It’s time to abandon Microsoft Word. It’s an archaic tool based on an out-dated model of personal publishing that encourages writers to worry about formatting and layout design instead of writing, and it’s rooted in the era of the stand-alone PC, so it’s ill-suited collaboration and distributed teams.
My first engineering job was at NASA in late 2001; I left and joined a start-up and finally ended up at a Fortune 500 company. Through all those moves, Microsoft Word was—and remains—the only tool for writing documents, be they analyses, specifications, plans, etc. In the corporate workplace, the only applications that ever challenge its dominance are Outlook, which specializes in rapid and temporal communication, and PowerPoint, used to convey superficial understanding to people who only kind of care.
Word’s problems are a byproduct of history. It was firmly established as the de facto word processing standard well before the birth of the internet—when documents, books, and letters were still the primary means of written communication. Along with a printer, Word enabled a single person to become a publisher, and its user interface reflected this goal. In Word the user is a writer, editor, and publisher. This unfortunately merges two distinct activities and makes it impossible to write without simultaneously designing.
Contrast this with the process for traditionally published writing. Authors deliver manuscripts not books, and journalists deliver copy not newspapers. Obviously writing evolves during the publishing process (and authors like Tufte are fastidious about controlling the content and design of their work), but historically, content comes first, then editing, then publishing.
Word’s second problem is a hostility towards collaboration. Documents are stand-alone files that can only be edited by a single author at a time. Multi-person edits are either made serially, in a canonical version of the file, or in separate copies later merged. When multiple copes are edited in parallel, file sharing is probably accomplished via email or a shared fileserver. Email is incapable of tracking who has what version of the file, and thus the baseline for any set of changes. Fileservers have a similar issue (and filename taxonomy is not a substitute for metadata).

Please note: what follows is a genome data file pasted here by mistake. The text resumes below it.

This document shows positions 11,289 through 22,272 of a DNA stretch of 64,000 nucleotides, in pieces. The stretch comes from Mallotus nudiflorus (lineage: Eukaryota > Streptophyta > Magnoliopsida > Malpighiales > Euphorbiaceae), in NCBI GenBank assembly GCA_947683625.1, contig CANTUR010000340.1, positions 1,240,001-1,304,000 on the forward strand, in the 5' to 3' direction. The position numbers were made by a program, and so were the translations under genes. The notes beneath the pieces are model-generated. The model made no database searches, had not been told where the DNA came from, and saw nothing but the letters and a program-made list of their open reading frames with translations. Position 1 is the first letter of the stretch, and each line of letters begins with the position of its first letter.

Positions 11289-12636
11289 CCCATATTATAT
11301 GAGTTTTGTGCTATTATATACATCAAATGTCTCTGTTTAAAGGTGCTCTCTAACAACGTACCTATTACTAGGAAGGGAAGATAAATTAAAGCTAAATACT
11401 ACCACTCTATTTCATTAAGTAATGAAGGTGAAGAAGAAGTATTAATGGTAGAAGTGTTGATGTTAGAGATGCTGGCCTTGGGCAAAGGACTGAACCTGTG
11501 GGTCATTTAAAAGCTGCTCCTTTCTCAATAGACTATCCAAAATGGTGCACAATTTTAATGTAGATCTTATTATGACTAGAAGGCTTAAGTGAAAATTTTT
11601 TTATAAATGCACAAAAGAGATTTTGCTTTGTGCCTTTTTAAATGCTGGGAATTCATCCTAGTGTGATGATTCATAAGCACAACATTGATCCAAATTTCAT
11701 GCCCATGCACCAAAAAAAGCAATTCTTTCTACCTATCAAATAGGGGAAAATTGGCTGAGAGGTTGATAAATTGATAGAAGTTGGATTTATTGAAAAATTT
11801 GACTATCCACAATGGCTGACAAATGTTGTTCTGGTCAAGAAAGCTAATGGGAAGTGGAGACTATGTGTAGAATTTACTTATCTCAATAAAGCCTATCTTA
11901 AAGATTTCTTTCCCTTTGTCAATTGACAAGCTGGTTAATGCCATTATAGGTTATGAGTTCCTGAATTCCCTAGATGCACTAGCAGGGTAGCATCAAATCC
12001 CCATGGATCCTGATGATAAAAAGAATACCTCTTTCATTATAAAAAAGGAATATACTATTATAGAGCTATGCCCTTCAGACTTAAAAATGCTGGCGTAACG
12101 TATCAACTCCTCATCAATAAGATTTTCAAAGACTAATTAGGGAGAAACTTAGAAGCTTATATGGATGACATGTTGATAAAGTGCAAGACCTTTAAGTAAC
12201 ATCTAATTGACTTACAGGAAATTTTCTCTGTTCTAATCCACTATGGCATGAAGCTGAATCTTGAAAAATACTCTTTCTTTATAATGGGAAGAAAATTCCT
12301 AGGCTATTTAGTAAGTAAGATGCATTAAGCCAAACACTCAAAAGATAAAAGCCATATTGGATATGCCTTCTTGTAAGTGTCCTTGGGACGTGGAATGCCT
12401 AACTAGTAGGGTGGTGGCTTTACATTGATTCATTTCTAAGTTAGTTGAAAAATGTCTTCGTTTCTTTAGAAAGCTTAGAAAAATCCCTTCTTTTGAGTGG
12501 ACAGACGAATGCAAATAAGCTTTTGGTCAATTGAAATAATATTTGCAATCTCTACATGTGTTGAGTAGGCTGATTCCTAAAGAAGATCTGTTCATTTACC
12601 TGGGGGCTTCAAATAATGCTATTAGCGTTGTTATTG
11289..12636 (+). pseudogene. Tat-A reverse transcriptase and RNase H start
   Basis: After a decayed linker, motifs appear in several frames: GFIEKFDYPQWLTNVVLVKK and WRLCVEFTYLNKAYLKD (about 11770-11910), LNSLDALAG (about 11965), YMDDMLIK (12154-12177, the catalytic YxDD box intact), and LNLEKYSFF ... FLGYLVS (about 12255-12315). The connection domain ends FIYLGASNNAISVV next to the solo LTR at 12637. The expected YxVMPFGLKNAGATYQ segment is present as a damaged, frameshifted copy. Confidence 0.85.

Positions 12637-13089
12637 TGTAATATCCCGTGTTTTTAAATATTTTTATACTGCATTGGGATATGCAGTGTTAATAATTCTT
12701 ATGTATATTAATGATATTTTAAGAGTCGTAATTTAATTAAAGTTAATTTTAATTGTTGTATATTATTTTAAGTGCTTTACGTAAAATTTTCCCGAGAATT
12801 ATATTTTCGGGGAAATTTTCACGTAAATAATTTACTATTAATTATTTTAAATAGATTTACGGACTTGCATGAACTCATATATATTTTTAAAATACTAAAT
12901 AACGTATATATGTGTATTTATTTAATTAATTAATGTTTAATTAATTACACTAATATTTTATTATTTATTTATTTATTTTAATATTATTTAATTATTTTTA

The built-in merge and compare tool is laggy as hell, non-intuitive, and creates an enormous mess in the file because it tracks both content and formatting. Formatting settings and version history are metadata that I don’t want mixed with my content.
Compare this abomination to the simplicity of merging separate changes to a text file using modern software development tools like Mercurial and KDiff3. Unfortunately, since Word files are binary, these tools are hamstrung when dealing with
So what alternatives could replace Word as the word processor, and email, fileservers, or SharePoint as an ad hoc version control system? The requirements:
- a markup language that captures formatting intent without having to specify the page design details in the content
- content stored as plain text, so it can be easily diffed, concurrently edited, and then accurately merged
- a way to insert figures, tables, and equations
- a way to beautifully render this bare-bones content into a finished document.
The first two goals are easy: low-overhead, readable markup of plain text files is what Markdown was invented for, and any modern version control system (Mercurial, Git, etc.) can solve the configuration management and collaboration issues.
For visual content arbitrary images can be inserted, and unlike Word, when updated graphics are saved from the creating application they don’t need to be re-pasted into the document.
Lastly, since Markdown is rendered into html by script, CSS controls the formatting, which ensures that it’s consistent across the team.
This solution: Markdown text files for content, Mercurial for version control, and CSS-formatted webpages for document rendering replaces the Word Swiss Army knife that does several functions poorly with three ultra-specific tools that kick ass at their respective duties. It lets writers focus on writing in a format compatible with mature tools to control and manage the evolution of their work, and abstracts layout and design to (CSS) experts who can make it awesome.
As a proof, this article was: